Marissa Amara on February 7, 2022
A man from the Bronx, New York, who is on life support due to COVID-19, was sued by a lending company after contracting COVID-19 and being subsequently hospitalized, the New York Post reported Monday.
Jeffery Schneider, who owns a rent-controlled building, applied for a loan in May 2021 after some of his tenants stopped paying rent due to the COVID-19 rent moratorium, according to paperwork filed by his wife, Cindy Schneider, the NYP reported. Months later, Schneider was hospitalized with COVID-19 and put on life support.
Schneider’s payments to Premier Capital Funding stopped due to his illness, the NYP reported. After two days on life support, the company filed a lawsuit Dec. 1 against Schneider in Brooklyn Supreme Court.
The loan Schneider originally took out was $23,000, of which he was able to repay $25,000, but still owes $58,000 due to the high-interest rate, the NYP reported. Schneider’s family offered to pay a lump sum of $11,000 to aid the remaining debts, “they still rejected it. They wanted their fees,” family lawyer Ashlee Colonna Cohen explained to the New York Post.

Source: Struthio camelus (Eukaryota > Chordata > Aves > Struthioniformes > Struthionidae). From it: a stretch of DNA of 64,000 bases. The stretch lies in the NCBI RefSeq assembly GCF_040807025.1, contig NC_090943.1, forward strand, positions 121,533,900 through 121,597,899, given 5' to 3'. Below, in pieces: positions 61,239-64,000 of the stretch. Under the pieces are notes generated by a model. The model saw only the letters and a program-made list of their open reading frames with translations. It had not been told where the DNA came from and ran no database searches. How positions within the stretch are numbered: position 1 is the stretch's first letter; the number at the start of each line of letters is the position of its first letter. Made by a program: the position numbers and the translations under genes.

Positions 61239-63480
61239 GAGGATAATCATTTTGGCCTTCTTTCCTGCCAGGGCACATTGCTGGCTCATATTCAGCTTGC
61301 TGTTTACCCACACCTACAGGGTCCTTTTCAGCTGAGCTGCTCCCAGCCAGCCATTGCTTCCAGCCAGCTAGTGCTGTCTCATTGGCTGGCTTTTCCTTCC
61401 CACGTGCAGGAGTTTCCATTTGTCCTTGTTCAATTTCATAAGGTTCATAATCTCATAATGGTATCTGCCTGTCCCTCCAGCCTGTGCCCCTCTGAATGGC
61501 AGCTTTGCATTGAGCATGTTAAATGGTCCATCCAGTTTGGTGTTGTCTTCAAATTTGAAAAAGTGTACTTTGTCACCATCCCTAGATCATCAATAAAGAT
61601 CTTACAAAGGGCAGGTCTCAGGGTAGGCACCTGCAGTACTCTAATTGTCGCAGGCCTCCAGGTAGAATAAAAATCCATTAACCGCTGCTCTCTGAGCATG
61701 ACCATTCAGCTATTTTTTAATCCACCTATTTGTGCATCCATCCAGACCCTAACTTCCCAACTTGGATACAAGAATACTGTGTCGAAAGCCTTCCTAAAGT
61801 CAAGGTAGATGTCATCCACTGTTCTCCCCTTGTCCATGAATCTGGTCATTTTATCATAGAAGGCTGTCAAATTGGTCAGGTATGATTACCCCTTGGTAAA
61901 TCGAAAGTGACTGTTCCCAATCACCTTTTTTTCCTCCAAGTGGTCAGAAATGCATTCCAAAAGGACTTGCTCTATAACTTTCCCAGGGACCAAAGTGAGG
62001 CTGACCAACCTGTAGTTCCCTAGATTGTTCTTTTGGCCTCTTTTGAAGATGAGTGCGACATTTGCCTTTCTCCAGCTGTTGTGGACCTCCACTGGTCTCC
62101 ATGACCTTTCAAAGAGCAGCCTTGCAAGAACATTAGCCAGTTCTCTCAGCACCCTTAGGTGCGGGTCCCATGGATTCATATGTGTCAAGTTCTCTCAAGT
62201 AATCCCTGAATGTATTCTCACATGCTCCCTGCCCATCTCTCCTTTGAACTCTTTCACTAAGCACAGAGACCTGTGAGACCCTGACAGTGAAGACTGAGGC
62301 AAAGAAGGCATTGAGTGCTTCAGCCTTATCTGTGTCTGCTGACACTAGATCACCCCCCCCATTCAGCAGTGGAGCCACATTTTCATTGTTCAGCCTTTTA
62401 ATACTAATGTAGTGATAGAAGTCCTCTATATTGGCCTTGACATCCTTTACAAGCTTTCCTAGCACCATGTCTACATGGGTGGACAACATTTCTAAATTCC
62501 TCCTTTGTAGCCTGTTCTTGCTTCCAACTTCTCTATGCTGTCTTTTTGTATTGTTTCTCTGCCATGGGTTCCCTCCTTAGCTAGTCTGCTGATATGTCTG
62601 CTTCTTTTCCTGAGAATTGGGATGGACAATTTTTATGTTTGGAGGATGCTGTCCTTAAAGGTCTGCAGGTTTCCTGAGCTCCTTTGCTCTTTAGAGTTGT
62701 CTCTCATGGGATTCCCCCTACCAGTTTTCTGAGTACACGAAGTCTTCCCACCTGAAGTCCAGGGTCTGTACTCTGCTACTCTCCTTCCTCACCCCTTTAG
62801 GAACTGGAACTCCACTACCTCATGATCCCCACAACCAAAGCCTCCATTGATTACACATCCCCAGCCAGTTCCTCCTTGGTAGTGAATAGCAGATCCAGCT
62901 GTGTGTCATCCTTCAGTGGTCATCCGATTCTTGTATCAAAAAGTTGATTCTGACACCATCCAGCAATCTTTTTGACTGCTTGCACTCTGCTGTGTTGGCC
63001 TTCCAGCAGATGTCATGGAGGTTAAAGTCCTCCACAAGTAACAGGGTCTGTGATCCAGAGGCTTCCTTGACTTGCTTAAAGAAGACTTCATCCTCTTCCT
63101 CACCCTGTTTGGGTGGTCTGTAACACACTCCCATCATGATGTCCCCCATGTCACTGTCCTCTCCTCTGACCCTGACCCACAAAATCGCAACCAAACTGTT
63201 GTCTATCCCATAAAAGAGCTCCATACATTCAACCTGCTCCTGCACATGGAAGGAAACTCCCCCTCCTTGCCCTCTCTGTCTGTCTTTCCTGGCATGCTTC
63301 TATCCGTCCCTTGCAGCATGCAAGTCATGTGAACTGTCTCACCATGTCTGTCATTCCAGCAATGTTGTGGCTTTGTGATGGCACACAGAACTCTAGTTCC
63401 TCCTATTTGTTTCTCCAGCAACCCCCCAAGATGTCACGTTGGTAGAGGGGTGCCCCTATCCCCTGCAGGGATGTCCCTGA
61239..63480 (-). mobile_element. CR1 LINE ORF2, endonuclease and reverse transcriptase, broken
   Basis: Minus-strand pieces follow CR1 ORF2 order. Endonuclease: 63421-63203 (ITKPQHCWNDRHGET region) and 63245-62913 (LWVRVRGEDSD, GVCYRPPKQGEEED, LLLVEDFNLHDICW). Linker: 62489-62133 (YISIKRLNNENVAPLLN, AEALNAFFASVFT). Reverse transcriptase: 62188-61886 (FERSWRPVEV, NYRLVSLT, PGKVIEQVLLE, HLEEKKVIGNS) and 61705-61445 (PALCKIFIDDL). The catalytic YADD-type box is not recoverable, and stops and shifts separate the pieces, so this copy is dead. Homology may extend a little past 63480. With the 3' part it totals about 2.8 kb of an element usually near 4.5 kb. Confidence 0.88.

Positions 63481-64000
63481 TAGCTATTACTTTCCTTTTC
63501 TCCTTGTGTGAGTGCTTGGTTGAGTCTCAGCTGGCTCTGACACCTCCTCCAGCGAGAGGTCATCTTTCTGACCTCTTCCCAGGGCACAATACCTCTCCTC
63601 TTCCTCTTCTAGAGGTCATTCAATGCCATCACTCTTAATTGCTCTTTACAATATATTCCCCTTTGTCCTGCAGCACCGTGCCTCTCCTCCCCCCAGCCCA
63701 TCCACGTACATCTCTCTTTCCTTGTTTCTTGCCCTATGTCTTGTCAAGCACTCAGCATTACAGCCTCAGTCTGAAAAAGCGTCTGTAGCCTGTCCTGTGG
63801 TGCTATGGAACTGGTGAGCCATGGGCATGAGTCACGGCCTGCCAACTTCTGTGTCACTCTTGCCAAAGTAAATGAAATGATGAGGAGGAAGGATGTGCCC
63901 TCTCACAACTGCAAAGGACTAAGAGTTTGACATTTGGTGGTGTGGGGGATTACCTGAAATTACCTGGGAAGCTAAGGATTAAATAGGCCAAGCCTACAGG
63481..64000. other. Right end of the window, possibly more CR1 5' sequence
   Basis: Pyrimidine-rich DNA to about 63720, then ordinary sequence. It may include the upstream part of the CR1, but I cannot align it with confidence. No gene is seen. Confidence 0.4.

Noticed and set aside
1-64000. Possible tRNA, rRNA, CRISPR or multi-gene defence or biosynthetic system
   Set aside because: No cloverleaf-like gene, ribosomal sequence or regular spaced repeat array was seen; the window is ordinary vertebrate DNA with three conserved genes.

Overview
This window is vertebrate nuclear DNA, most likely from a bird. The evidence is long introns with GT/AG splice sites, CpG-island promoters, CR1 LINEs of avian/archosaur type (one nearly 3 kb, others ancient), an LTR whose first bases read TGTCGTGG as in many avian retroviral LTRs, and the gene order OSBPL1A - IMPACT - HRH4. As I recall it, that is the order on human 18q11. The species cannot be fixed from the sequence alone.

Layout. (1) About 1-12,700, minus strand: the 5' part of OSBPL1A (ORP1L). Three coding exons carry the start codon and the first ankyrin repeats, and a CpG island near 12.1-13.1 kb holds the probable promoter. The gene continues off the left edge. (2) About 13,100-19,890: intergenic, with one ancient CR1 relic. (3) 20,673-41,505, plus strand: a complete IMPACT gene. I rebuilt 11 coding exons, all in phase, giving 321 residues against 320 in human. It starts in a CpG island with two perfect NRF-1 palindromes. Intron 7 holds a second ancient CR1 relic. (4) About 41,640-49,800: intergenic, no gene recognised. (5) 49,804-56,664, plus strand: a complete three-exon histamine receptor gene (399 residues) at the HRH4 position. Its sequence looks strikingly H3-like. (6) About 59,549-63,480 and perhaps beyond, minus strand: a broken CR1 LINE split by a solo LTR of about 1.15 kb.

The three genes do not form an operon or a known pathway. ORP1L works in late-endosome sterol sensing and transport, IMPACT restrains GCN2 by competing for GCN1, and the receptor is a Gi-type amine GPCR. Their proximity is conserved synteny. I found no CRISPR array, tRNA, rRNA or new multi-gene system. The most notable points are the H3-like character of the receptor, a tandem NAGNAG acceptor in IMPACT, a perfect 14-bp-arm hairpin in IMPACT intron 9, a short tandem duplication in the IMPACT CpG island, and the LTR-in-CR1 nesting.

Premier Capital Funding has reportedly filed another lawsuit against Schneider in Manhattan Supreme Court for $20,000, regarding the same loan, the NYP reported..
Cindy Schneider is now requesting a judge to reverse a Jan. 4 default judgment that Premier secured for $38,000 against Remie, according to the NYP. Cindy claims on January 10, 2022, she discovered the default judgment when a check she’d written to an employee from Remie Realty bounced because Premier froze her husband’s personal and business accounts to recoup the $38,000.
Schneider’s wife, Cindy told the NYP that he is “incapacitated, disabled and unable to protect his interest or appear in this action.” His company, Remie Realty Corp. has shut down leaving Cindy to handle medical bills, attorney fees and all related expenses from when Schneider was a landlord.
“They are fully aware that Jeff is in this condition,” the family lawyer told the NYP. New York state law prohibits default judgments against incapacitated people, according to Cohen.
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